The design of a small building or apartment is often challenging but there are many tools that architect’s have at their disposal to find a solution that does not feel cramped or cluttered.
In this article I offer some tips on how to make the most of small spaces.
Keep it in proportion
In my opinion the most important thing is to make sure that all rooms and the objects that they contain are in proportion.
If circulation areas (like stairways, halls, corridors) are kept to a minimum, you don’t waste space. Typically this means putting them in the middle of the plan.Or it may be appropriate for rooms to open off each other rather than off a corridor. A central hall if well located may serve all the other spaces dispensing with the need for corridors.
Vistas of adjacent spaces, internal or external, can give the illusion of a room being much larger than it really is. A common technique sometimes used to exaggerate this approach is to allow a wall or ceiling to extend from one space to another draws the eye into the next space making the room feel bigger. A simple example of this technique is to divide a room by using a screen that does not touch the ceiling or walls. Another is if an opening between to rooms occurs at the corner of the room and the wall is be seen to continue into the next room through the opening. These techniques are used with great skill in the Barcelona Pavilion by Mies Van Der Rohe, work of Luis Barragan, The Villa La Roche and the Villa Savoye by Le Corbusier, the Church on Mount Rokko by Tadoa Ando.
Barcelona Pavillion, Barcelona, Spain designed by Mies Van Der Rohe.
Image by Jean-Philippe Delberghe (via Unsplash).
If there is no opportunity to look onto another space then there are other techniques such as the use of large scale backlit photographs of a favourite view which if framed correctly can appear as opening onto e.g. the courtyard shown in the photograph. This is really a modern day take on the use of trompe d’oeil (optical illustion) which is another technique that can be considered but one that requires greater skill for it to work.
Bring in the light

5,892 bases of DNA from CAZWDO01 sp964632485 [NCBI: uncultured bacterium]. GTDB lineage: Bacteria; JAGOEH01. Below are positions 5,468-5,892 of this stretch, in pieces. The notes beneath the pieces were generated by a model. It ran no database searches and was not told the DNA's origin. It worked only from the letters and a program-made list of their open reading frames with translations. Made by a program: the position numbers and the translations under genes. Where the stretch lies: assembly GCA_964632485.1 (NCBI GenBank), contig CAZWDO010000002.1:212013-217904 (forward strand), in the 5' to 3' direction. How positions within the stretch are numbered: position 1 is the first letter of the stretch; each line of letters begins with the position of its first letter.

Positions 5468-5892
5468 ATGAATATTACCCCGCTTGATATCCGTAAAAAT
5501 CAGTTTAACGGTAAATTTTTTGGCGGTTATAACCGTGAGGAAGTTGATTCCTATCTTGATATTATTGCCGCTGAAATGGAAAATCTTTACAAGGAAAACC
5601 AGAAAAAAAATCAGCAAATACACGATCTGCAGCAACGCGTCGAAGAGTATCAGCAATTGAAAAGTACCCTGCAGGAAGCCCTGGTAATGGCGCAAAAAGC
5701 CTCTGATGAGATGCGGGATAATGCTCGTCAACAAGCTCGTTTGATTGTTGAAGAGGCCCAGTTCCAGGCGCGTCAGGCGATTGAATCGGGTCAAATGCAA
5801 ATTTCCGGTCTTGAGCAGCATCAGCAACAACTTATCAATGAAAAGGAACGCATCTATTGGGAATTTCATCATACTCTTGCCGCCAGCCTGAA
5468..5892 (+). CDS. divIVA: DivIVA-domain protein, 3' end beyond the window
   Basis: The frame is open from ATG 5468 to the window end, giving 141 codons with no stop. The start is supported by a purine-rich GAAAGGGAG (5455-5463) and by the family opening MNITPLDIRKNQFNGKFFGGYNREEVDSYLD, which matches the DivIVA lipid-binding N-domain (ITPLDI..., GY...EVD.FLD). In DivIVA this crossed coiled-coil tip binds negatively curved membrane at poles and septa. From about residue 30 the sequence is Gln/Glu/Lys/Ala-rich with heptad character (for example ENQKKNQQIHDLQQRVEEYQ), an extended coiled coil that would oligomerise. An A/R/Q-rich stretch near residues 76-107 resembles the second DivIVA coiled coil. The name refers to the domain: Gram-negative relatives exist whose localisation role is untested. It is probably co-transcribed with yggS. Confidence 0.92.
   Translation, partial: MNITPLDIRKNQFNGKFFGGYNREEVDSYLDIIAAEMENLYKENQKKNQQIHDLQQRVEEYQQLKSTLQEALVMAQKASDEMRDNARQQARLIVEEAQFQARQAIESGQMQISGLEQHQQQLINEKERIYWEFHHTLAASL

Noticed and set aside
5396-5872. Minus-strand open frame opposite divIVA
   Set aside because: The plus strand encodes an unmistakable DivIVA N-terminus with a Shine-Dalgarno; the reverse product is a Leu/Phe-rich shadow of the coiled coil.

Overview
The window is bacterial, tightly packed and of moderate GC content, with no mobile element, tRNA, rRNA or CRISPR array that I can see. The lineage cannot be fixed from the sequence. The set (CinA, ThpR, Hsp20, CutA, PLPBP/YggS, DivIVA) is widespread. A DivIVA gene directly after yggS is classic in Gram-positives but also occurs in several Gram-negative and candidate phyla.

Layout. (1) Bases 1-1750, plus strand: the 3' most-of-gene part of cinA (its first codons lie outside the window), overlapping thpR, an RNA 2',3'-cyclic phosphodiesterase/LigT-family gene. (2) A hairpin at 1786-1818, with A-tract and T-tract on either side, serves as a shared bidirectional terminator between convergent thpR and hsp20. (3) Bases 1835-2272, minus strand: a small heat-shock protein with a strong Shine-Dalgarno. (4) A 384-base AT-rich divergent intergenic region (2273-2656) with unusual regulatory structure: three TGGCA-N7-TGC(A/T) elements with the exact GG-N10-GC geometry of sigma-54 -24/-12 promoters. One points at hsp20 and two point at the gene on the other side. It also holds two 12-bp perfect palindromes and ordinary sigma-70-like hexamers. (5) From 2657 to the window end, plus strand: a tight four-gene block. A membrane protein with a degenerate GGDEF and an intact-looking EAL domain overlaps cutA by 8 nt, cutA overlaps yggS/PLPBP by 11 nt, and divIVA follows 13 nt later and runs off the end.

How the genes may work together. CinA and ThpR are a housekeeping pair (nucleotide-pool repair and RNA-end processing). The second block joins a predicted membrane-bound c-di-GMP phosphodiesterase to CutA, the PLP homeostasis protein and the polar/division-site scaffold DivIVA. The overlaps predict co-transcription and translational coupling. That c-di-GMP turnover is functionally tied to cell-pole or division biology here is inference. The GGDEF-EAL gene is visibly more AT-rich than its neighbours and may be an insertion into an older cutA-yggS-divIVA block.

Mirrors can be used to visually extend spaces and to introduce light to areas that may not otherwise receive any direct daylight. This is one of the oldest and simplest techniques and can be very effective. Care should be taken though to prevent people from walking into the mirror.
The correct use of light both natural and artificial will enhance any space. Light can be used to create shadows suggesting other spaces.
Bring the outdoors in (and vica versa)
Access to the outdoors, be it in the form of a terrace, balcony or courtyard.
The use of curves at the junction between two walls instead of a corner can lend a sense of fluidity to the space.
Clever use of storage and multi-purpose elements and their correct location is critical to the design of small spaces, eg. Seating that houses storage in its base. Shelves or pull out drawers under stairs. High level storage and how it can be easily accessed should not be forgotten. Well designed and adequate storage space will help prevent the build up of clutter which will make the space appear smaller.
The design of spaces so that they can be used for different tasks can reduce the amount of rooms that a building needs to be divided up into. This can be very effective and is most typically evident the use of living-dining rooms in modern homes rather than a separate dining room that is only used a few times a year. Folding doors/sliding walls can be used to great effect, dividing rooms for separate purposes when required and then opening them up so that they create one big space if desired. When using this technique some consideration should be given to whether sound is going to be an issue when the room is divided into smaller areas, this will affect the choice of material used in the screen and the type of screen device chosen.
The use of folding glass doors between the kitchen and living spaces gives the option of hiding a messy kitchen if unexpected guests arrive, or of separating the living space from the noise of a washing machine. E.G. In the Mount St. Ann’s Milltown apartment scheme, by O’Mahony Pike Architects,.
The use of sliding walls in some apartments, to create flexible living/bedroom arrangements, by Urban Projects at Clarion Quay.
Open plan design where individual rooms are avoided and kept to a minimum can be a great solution in a small space. One big space rather than lots of little rooms made smaller by corridors connecting them. The use of screens and location of furniture within the space can be used to divide the space into public and private zones.
The use of high ceilings and high-level glazing can lend a sense of grandeur in principal areas of a small building.
RIAI Practice accredited in Conservation at Grade 3
More like this
New Website!Hello and Welcome to our New Website launching the week of 17th February 2020! We are delighted to have a lot more of our work on show than was previously available on our last site. We are going with the spirit of getting things done and launching while...
RIAI Simon Open Door 2020This will be 16th year of the RIAI Simon Open Door Day Event & takes place: 5-15th May 2020 and we are delighted to be taking part once again. This is a worthy course to support the Simon Communities in their work with homeless people...
Feeling the Chill? As we experience the cold of winter are you struggling to keep your place warm, cosy and heathy? Are you busy blocking up wall vents to keep the draft (howling wind) out even though you know you shouldn't? Is it time to insulate your property or...